Orphaned Land – Unsung Prophets & Dead Messiahs Review

Orphaned Land - Unsung Prophets & Dead Messiahs
Century Media Records

Orphaned Land, a 26-year-old band from Israel, are unique in metal, a peace ambassador to a tortured occupation zone. A strong fan base makes an Orphaned Land concert a pilgrimage to Hope-istan. Regardless of ambition and cock-eyed self-awareness, Orphaned Land are one of the world’s finest progressive metal bands and Unsung Prophets & Dead Messiahs may be the best album of their prolific career.

The band’s music is an easily acquired taste, if you can pull yourself away from the latest crash-cart of Finnish death metal. “Only The Dead Have Seen The End of War” (Plato quipped 2200 years ago) is a crown jewel of comfort-zone metal with a smaller heap of the mid-eastern orchestration that adorns the album’s other tracks. For comparison’s sake, Orphaned Land navigate through the same sand storms as Paradise Lost, Tiamat, Opeth-lite and Bollywood soundtracks.

Orphaned Land are a sound unto itself, with a message that bars it from Behemoth concerts. The 70mm epic of the album’s opener, “The Cave,” spills all that the band offers in east of the Nile folksy instrumentation, double-harmonic Arabic scales, choral groups wider than the Euphrates and enough progressive metal to realize that this 9 minute experience is not a mish-mash of world music, but a masterful achievement of musical vision.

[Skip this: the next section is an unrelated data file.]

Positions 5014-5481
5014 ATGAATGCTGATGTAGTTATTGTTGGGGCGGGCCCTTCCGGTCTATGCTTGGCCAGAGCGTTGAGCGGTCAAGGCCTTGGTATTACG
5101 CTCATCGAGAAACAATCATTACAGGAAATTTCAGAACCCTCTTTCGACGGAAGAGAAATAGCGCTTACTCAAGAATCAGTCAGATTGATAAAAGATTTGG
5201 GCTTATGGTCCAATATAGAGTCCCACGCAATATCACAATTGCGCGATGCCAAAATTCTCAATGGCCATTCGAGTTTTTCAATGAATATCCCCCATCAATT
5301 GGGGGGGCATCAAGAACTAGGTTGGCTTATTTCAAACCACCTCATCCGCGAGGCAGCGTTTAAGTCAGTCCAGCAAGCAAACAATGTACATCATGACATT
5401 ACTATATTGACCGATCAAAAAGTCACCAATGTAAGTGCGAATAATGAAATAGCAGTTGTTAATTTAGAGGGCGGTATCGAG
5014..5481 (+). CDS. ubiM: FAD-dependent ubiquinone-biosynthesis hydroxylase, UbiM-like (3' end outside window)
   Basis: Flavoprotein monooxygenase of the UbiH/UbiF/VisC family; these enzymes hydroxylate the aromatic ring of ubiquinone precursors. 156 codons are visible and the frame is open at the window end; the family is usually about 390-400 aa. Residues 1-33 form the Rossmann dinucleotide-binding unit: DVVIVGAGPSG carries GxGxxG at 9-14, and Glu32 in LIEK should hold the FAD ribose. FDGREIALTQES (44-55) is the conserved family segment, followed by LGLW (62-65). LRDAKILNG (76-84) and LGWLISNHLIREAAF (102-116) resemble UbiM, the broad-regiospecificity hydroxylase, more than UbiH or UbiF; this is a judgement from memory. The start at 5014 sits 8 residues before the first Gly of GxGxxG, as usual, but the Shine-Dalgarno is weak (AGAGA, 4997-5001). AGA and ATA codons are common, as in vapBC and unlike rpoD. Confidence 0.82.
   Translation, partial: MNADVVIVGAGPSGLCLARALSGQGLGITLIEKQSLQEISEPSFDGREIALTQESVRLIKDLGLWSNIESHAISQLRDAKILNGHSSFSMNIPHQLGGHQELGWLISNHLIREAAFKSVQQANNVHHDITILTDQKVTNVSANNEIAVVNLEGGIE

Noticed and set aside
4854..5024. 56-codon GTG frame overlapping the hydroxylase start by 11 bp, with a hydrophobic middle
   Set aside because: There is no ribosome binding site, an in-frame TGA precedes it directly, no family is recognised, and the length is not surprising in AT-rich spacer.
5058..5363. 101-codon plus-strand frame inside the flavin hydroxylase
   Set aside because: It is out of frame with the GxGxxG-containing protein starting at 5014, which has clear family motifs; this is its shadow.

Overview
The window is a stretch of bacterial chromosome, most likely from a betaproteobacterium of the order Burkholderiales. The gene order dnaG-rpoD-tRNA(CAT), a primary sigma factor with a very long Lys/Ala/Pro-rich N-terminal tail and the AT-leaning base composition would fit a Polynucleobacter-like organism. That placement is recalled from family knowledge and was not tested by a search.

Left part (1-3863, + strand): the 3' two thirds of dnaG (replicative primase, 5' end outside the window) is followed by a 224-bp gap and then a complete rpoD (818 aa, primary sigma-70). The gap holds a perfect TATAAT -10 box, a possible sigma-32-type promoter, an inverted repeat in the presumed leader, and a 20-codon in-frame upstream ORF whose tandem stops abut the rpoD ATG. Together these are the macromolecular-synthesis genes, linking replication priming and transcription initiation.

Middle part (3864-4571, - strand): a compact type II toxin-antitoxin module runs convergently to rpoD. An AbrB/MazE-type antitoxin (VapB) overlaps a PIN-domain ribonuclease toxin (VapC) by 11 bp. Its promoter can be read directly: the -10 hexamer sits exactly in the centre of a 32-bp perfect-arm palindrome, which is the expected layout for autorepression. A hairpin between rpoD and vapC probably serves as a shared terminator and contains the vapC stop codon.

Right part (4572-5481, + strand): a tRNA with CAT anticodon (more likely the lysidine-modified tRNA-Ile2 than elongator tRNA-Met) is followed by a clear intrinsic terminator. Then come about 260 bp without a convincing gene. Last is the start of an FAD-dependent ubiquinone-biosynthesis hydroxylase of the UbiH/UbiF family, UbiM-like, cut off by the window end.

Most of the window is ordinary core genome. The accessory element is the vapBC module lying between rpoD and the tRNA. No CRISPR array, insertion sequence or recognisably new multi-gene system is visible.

Long after the band ran the Israeli clubs as Resurrection, Orphaned Land have become a force that leaves the old death and doom roots to find the strength to forge “Like Orpheus” (featuring Blind Guardian’s Hansi Kursch) and “Leave Behind,” both feats of fused metal, perfectly long in brevity.

Unsung Prophets & Dead Messiahs does wander the dunes a bit in tracks like “Chains Fall to Gravity” and album low-point, “Take My Hand,” and there are places where the “Why Can’t We Be Friends?” becomes mired down by the band’s self-importance. Still, it is unfair to call Kobi Farhi a hairy old Serj Tarkanian. At 67 minutes, the album does overstay its camp-out at the oasis.

The ugliest blemish on the nose of this album is the mastering. There’s no way to get around the fact that this is a colossal example of how to compress your album to the point where only cell phone speakers might make it unnoticeable. It’s a great album. It’s a masterful band. It has 11 good to phenomenal tracks. However, It loses a full rating point because it is a mix and master catastrophe. This is a shame, because the music on the album deserves better. Be warned or break out the old Craig Powerplay eight-track player and listen to it full blast.

(released January 26, 2018 on Century Media Records)

Heavy Music Headquarters Rating:

Watch Orphaned Land – “Like Orpheus” Video

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